Tag Archives: Midcoast Symphony

Midcoast Symphony Rises to Three Challenges

Midcoast Symphony Orchestra
Franco Center, Lewiston
Oct. 21, 2017
by Christopher Hyde

I heard the glorious final bars of “The Fairy Garden,” the last piece in Ravel’s “Mother Goose Suite,” as I was ascending the stairs to the auditorium of Lewiston’s Franco Center. (A recent survey showed that a majority of Midcoast Symphony Orchestra supporters preferred 7:00 to 7:30 as a concert starting time. I didn’t get the memo.)

It was an appropriate beginning to a program of masterpieces in orchestration. Perhaps masterpieces is not the exact word. The works chosen by conductor Rohan Smith were more like a test to determine how much an “amateur” orchestra could handle. The members of the Midcoast, privatum et seriatum, passed with flying colors.

The Ravel suite, his orchestration of a set of four-hand piano works, ranks with his transcription of “Pictures at an Exhibition” in subtlety , tone color and innovation, ending with a climax that shakes the rafters.

The Hindemith “Metamorphoses on Themes by Carl Maria von Weber,” is equally demanding, but more eclectic. Hindemith seems to be trying to outdo his contemporary Bartok in unusual instrumental combinations and a heavy-handed use of percussion. (The percussion section has always been one of the Midcoast’s most reliable.)

Hindemith, however, lacking the genius of Ravel or Bartok, overloads his score, sometimes to the point of muddiness, when no one can decide which way to go. A fermata or two would be nice. HIs choice of von Weber melodies also seems odd. There are many of that composer’s tunes that would be more suitable for orchestral variations.

All is redeemed, however, by the final march-like tune from von Weber’s incidental music to “Turandot,” which supposedly stems from China. Wherever it came from, it crowns the entire work, and the Midcoast attacked it with renewed gusto. I haven’t head he final fugue rendered any better.

The instrumentation of Dvorak’s Symphony No. 6 in D Major, while more traditional, is almost as dense, seeking to emulate his mentor Brahms and his predecessor Beethoven. Could I also have detected a smidgen of Tchaikovsky-like whirling snow music? The  flavor, however, is distinctly Dvorak, even in this, his first published symphony. He is not quite as daring in his use of Czech folk materials (except in the Furiant), but there is more than a hint of the “Slavonic Dances.”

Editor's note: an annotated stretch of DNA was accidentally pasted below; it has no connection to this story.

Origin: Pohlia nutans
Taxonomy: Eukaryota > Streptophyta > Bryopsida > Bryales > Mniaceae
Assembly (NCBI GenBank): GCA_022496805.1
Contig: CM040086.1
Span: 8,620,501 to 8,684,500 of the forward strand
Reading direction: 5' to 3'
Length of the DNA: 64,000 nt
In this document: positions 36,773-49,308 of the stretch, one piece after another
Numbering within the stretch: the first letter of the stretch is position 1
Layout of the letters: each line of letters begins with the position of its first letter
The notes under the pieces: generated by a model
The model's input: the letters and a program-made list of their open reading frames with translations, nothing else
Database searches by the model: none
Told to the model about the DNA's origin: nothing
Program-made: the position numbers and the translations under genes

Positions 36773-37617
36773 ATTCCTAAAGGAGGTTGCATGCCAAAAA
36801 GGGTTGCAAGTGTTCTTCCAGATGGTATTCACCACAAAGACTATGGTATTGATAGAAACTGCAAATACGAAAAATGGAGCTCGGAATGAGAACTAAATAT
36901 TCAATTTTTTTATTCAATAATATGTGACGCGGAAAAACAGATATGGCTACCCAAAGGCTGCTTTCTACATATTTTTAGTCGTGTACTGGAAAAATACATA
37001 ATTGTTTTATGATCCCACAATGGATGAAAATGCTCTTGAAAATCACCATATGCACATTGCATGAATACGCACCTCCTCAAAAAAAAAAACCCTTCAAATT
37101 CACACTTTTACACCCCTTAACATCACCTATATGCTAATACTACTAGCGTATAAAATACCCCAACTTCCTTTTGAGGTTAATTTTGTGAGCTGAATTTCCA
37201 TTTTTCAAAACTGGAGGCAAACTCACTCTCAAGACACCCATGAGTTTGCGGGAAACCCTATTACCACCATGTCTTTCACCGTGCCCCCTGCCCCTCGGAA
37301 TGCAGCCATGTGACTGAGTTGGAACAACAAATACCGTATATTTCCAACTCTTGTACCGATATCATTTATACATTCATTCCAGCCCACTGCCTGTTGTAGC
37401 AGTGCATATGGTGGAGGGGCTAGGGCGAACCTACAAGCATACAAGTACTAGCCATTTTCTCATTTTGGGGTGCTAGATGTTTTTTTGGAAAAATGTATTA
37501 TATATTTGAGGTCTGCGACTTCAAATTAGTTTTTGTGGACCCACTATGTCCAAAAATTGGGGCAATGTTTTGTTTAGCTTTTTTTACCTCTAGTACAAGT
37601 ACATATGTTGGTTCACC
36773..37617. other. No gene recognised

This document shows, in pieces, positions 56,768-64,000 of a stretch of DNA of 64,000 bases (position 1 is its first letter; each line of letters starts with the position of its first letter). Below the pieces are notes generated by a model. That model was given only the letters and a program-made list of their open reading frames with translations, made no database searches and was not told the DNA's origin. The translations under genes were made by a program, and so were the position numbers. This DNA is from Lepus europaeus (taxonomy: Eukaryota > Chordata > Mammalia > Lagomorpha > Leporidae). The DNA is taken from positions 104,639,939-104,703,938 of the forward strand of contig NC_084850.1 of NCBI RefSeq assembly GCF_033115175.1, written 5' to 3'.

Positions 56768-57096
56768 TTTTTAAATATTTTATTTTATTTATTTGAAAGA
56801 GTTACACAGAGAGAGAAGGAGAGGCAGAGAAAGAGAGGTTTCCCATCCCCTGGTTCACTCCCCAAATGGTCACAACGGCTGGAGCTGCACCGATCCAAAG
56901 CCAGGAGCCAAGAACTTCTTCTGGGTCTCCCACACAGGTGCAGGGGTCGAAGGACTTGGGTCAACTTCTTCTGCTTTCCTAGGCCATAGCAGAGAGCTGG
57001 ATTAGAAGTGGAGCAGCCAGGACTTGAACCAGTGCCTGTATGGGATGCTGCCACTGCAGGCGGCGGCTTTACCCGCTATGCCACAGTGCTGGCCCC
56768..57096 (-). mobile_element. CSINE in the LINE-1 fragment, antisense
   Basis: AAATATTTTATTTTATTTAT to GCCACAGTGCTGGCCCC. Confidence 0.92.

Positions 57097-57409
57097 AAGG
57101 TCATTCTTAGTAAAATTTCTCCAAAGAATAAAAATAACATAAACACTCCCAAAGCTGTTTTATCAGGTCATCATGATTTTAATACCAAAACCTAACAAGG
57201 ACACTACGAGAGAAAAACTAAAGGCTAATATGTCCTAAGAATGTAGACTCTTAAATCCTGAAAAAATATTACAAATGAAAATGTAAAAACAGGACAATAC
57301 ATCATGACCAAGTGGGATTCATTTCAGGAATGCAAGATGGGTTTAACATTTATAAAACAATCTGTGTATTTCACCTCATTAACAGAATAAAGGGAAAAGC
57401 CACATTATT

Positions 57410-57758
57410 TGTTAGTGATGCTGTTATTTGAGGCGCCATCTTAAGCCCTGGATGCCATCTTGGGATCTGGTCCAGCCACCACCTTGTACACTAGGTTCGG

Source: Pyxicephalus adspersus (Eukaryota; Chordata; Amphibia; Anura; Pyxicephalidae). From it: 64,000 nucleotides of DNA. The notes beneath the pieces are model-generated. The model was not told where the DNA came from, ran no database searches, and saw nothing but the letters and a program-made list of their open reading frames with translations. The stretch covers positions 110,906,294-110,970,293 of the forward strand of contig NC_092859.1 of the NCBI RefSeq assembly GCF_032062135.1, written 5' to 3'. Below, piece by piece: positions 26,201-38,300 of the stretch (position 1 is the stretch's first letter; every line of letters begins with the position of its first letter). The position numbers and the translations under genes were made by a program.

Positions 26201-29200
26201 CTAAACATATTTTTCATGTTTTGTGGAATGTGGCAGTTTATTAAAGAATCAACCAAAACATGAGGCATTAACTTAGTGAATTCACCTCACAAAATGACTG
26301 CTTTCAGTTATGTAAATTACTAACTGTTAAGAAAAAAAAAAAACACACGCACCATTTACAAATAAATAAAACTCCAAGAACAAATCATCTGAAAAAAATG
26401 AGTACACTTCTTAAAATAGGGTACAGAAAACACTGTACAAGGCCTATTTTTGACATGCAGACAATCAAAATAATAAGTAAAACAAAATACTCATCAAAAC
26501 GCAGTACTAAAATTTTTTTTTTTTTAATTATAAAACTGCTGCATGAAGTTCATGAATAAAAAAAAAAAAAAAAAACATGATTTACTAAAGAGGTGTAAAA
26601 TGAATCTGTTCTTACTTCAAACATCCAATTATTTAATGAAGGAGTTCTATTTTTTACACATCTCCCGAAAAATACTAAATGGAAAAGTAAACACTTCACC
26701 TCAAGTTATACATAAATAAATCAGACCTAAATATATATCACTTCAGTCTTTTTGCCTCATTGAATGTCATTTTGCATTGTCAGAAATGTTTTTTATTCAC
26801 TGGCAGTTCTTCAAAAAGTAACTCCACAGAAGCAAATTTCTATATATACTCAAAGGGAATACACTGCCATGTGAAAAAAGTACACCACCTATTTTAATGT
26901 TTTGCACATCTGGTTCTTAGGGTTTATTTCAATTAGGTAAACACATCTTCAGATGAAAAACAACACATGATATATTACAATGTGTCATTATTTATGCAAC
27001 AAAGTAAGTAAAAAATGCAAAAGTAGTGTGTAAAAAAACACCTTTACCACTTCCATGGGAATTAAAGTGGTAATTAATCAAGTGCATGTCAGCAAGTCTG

The symphony exposes strings, woodwinds, brass and percussion shamelessly, including the Brahms-like French horn, but there was not a single off-color note. Bravo!

I urge anyone interested in well-performed classical music to attend today’s (Sunday, Oct. 22) repeat performance at the Orion Perfuming Arts Center in Topsham, 2:30 sharp.

Christopher Hyde is a writer and musician who lives in Pownal, He can be reached at classbeat@netscape.net.

Operatic Pops Take On New Luster at MIdcoast

Midcoast Symphony
Franco Center, Lewiston
March 18, 2017
by Christopher Hyde

Mark Twain would have loved Saturday night’s concert of the Midcoast Symphony Orchestra at Lewiston’s Franco Center.

Twain famously remarked that the trouble with opera was sitting through interminable periods of non-musical scene-setting to get to the good parts. On Saturday, the orchestra, under the direction of guest conductor Eric Hewitt, played nothing but the good parts.

One striking aspect of the performance was how much the good parts are sort of a Cliff’s Notes of the opera as a whole, epitomizing , if not the plot, then the emotional atmosphere of the work. Could it be that the composer himself merely used the libretto as an excuse for whatever arias he had in mind?

The Intermezzo from Puccini’s “Manon Lescaut,” for example, tells all one needs to know about the principal character and her fate. It was lushly Romantic and tragic at the same time, played with just the right amount of reserved emotion and tragic portent.

The orchestra entered into the spirit of the works, all quite familiar, with much more enthusiasm than is characteristic of professional (by that I mean for-pay) ensembles. Their interpretation of the “Liebestod” from “Tristan und Isolde” should never have been allowed in mixed company. It is the most graphic depiction of intercourse, raised to the level of religion, ever composed. The climactic measures were earth-shattering,  the best I have ever heard, (and I dislike Wagner with equal passion).